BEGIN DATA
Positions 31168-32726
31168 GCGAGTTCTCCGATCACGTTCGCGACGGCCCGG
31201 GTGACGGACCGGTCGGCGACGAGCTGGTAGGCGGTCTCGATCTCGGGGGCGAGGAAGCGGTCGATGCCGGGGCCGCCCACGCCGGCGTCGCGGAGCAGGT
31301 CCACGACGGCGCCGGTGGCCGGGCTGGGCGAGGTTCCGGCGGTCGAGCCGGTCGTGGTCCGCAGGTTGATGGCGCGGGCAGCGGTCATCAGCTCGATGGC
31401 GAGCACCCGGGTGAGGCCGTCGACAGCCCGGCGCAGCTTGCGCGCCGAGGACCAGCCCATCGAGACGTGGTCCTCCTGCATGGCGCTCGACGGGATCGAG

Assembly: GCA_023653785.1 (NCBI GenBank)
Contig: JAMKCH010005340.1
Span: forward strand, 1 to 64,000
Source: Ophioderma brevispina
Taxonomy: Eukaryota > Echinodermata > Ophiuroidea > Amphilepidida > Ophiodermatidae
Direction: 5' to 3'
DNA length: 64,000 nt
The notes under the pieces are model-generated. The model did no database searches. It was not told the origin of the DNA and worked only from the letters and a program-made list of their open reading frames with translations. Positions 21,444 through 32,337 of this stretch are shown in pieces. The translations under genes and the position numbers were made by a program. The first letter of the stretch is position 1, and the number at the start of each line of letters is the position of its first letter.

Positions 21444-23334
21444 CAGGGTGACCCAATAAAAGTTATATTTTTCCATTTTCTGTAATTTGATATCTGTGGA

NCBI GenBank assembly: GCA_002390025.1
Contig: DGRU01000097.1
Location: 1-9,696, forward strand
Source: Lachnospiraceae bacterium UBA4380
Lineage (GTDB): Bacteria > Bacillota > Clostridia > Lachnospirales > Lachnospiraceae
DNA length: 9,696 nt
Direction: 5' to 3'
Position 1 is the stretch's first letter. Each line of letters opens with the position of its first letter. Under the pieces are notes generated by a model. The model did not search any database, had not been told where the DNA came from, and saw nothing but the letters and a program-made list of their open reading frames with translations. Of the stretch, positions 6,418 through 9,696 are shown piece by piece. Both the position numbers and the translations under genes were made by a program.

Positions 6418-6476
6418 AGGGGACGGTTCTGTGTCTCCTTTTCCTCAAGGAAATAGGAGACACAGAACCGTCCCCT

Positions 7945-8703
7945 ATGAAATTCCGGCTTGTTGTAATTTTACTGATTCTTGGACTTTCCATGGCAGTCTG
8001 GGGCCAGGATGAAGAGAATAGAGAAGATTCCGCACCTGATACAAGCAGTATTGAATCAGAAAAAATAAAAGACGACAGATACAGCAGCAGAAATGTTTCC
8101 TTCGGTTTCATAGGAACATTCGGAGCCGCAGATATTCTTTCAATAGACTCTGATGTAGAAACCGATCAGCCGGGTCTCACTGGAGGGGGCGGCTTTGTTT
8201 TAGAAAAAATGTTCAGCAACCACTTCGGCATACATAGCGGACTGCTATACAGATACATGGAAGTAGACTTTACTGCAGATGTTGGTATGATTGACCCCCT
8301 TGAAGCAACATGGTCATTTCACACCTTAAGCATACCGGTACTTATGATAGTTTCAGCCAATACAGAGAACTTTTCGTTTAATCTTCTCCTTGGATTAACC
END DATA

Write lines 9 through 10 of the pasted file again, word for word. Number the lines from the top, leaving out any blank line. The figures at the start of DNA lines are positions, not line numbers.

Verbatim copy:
Source: Ophioderma brevispina
Taxonomy: Eukaryota > Echinodermata > Ophiuroidea > Amphilepidida > Ophiodermatidae